Jets quarterback Mark Sanchez has been battling a shoulder injury all week during practice which he suffered against the Steelers last game. He’s listed as probable on the injury report, but frankly, I don’t care if he plays or not. He’s not a very good quarterback, has terrible accuracy (ranked 30th with a 54.0 completion percentage and 28th with a 74.6 passer rating), and has four less interceptions (12) than touchdowns (16). For those Bears fans who clamored that the Bears won games and went to the Super Bowl in 2006 despite Rex Grossman instead of because of him, you haven’t seen anything yet. The Jets are squeaking past teams based on their Top 5 defense and Top 6 run game and are losing games because of Sanchez. The focus of the Jets’ offense is clearly the run game, where they bring a two-back attack with LaDainian Tomlinson and Shonn Greene. Tomlinson has had a resurrection of his career with the Jets after having down years in San Diego. He has 886 yards on 206 carries (4.3 average) and Greene has 696 yards on 173 carries (4.0). For as well as they run the ball, they’ve only scored 10 rushing touchdowns on the season, which puts them in the middle of the pack. When the Jets do put the ball in the air, they typically go to Tomlinson, who leads the team with 50 receptions, or tight end Dustin Keller, who has 48 receptions for 608 yards and five touchdowns. The Jets have a trio of talented receivers in Santonio Holmes, Braylon Edwards, and Jerricho Cotchery, who have combined for 129 receptions, 1827 yards and 12 touchdowns. The Bears’ first objective on defense will be to stop the run and that’s something they’ve done well all season. They’re ranked third against the run by allowing just 89.8 yards per game and just 3.8 yards per carry. The Bears had full participation in practice from everybody who appeared on the injury report, so health is not a concern. Linebacker Pisa Tinoisamoa is listed as day-to-day, but they could probably get by without him and would be advised to rest him for the playoffs. The duo of Brian Urlacher and Lance Briggs makes it possible for almost anybody to stand in beside them and contribute and that’s what Nick Roach has been doing. Sanchez has been sacked 27 times — 13th most in the league. The defensive line will need to bring solid pressure.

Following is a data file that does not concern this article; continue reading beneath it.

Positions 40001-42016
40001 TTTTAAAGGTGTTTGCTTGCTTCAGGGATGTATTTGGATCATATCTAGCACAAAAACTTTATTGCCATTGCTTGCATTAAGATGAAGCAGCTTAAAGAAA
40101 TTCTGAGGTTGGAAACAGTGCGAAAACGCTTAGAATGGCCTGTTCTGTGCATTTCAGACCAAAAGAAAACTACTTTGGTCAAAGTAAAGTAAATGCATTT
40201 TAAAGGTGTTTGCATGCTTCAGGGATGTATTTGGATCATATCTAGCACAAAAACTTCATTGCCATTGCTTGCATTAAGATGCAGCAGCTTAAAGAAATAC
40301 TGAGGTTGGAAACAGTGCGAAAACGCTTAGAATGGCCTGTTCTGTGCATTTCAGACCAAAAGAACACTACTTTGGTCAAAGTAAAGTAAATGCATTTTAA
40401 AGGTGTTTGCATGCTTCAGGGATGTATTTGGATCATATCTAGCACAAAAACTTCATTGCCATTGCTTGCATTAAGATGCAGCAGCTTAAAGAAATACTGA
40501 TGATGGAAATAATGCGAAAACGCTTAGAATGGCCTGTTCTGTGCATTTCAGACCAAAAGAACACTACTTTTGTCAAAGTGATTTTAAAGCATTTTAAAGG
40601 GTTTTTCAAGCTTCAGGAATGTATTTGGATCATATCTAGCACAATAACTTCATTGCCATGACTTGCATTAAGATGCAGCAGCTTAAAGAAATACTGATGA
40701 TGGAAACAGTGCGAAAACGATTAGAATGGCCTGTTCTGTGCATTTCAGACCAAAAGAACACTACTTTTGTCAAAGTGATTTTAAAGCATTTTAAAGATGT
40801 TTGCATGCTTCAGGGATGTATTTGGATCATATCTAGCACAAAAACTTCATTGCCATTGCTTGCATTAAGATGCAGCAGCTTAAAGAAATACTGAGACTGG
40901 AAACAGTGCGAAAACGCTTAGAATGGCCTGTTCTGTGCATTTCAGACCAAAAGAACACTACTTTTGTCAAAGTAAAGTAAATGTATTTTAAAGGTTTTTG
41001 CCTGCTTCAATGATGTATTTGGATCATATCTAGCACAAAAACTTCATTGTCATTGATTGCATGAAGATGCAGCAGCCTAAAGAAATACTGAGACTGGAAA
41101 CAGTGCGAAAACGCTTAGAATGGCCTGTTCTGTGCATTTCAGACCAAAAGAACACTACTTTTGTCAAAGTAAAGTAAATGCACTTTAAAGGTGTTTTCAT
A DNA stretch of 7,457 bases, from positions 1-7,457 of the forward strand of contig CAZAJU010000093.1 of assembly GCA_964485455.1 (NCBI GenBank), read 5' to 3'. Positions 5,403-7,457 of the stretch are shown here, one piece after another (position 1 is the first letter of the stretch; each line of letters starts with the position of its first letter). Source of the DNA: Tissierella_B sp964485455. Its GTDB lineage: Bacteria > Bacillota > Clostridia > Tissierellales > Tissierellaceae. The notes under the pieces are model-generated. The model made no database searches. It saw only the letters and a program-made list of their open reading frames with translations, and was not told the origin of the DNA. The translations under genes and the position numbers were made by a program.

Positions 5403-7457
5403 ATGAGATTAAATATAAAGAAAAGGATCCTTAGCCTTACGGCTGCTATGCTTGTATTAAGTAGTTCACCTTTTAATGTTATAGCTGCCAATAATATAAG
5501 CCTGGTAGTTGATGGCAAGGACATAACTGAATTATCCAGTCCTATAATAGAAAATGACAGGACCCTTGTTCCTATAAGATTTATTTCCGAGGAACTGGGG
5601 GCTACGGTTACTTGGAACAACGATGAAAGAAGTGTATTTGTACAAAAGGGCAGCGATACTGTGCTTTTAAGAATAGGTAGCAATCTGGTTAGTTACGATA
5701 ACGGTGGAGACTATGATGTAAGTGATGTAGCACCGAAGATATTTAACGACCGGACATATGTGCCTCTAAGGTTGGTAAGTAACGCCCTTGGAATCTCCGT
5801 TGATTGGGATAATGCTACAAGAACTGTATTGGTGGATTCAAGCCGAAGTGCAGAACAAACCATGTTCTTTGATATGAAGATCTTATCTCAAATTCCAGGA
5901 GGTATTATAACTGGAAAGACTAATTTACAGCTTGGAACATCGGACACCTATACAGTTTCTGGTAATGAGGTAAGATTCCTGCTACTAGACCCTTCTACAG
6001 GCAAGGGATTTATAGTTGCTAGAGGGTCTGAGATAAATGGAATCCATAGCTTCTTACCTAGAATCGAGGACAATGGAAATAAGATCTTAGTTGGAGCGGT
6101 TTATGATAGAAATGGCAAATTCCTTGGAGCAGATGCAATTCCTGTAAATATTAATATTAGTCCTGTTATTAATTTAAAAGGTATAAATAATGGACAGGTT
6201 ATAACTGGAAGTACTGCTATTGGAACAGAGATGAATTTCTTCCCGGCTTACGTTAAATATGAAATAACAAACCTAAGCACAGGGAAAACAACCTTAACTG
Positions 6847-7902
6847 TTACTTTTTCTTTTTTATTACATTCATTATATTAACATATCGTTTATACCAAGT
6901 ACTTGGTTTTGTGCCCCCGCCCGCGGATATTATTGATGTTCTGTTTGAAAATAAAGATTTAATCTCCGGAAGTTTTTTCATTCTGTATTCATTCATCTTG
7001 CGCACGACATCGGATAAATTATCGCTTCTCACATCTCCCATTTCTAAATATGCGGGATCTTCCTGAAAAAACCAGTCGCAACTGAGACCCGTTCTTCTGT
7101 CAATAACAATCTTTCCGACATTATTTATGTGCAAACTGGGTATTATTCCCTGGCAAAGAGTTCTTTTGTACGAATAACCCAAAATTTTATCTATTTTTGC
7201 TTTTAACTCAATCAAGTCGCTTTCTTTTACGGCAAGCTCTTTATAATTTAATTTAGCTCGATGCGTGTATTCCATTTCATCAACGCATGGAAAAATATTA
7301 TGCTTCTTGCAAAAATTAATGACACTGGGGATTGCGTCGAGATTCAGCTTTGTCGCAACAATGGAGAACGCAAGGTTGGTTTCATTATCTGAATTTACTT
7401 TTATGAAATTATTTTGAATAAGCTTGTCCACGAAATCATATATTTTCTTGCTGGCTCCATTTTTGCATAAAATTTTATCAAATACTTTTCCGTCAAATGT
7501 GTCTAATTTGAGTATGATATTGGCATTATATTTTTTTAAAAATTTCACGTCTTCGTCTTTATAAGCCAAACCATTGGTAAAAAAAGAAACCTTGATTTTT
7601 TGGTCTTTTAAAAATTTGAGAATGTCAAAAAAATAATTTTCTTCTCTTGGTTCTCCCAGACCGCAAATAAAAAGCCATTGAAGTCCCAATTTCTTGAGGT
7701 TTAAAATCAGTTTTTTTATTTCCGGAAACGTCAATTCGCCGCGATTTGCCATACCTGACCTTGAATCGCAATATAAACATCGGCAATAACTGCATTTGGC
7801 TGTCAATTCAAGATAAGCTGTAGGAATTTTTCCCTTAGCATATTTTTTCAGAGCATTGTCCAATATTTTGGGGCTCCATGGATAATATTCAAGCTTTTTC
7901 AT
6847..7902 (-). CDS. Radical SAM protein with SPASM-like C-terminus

Advantage: Bears

Special Teams